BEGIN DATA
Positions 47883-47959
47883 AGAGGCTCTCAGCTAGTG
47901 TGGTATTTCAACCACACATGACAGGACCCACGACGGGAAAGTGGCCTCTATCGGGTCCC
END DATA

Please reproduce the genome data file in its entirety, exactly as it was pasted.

Positions 47883-47959
47883 AGAGGCTCTCAGCTAGTG
47901 TGGTATTTCAACCACACATGACAGGACCCACGACGGGAAAGTGGCCTCTATCGGGTCCC